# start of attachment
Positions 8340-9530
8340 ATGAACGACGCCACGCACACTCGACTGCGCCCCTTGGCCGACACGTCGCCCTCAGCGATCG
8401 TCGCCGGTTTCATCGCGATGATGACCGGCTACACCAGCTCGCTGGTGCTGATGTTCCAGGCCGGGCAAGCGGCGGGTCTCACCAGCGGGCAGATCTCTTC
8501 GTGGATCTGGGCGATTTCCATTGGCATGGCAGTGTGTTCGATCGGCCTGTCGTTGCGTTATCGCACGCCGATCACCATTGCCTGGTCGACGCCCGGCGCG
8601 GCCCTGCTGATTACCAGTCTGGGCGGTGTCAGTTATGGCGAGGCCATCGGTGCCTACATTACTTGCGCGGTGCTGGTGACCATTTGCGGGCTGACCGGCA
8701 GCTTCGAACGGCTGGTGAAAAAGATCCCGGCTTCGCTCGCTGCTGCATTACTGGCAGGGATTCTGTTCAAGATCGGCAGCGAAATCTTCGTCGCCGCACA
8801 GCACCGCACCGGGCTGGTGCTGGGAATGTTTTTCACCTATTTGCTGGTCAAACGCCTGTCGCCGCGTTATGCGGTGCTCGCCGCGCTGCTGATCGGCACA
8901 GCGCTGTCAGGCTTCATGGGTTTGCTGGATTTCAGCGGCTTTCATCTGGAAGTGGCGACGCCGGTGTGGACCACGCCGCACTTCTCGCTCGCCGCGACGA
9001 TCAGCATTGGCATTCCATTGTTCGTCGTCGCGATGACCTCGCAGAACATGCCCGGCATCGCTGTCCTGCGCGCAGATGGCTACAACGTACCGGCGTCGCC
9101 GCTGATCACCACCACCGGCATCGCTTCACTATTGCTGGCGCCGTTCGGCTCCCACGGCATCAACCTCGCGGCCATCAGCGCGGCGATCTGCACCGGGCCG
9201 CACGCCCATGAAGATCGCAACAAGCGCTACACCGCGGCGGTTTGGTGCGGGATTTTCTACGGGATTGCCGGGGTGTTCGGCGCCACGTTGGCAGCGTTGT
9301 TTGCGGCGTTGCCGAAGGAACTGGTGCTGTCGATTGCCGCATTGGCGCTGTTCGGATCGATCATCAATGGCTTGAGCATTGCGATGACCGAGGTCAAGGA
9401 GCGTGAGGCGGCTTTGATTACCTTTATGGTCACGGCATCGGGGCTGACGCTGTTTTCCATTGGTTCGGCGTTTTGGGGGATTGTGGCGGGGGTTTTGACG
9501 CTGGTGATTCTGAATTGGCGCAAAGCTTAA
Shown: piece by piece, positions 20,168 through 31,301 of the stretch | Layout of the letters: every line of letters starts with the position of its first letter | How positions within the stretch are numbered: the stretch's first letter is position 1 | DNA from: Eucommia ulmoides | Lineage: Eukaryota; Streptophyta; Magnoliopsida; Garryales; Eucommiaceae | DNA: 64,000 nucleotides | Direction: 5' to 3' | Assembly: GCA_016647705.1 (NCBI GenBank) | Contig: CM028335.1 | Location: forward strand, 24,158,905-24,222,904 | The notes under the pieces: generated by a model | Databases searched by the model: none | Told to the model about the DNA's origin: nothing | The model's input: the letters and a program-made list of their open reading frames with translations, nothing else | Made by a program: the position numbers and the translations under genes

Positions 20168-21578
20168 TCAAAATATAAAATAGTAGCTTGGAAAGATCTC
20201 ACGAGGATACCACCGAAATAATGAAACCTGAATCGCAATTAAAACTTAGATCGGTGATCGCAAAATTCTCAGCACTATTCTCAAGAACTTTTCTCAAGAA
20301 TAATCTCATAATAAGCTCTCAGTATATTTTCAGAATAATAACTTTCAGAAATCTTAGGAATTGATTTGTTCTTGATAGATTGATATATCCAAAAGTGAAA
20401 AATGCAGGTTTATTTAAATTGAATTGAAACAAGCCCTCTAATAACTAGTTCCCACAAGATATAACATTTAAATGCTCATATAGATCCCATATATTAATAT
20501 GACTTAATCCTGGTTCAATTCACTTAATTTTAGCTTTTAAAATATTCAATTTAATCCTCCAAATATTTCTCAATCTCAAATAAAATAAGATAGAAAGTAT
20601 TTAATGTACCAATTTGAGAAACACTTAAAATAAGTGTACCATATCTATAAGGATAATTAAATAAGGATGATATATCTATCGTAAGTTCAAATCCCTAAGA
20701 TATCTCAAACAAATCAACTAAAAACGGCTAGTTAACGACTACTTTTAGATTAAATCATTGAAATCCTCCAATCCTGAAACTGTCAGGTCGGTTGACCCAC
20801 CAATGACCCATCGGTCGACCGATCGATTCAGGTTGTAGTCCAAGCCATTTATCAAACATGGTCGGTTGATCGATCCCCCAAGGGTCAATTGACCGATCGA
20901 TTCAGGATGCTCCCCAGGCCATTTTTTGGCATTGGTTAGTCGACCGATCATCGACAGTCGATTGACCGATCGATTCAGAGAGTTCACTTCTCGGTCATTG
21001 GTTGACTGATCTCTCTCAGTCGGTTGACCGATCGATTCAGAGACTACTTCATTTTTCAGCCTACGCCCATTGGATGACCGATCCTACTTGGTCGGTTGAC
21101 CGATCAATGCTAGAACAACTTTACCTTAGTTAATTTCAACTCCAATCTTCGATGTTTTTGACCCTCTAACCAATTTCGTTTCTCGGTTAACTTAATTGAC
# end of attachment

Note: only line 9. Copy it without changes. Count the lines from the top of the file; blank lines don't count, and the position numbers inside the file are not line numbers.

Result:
9001 TCAGCATTGGCATTCCATTGTTCGTCGTCGCGATGACCTCGCAGAACATGCCCGGCATCGCTGTCCTGCGCGCAGATGGCTACAACGTACCGGCGTCGCC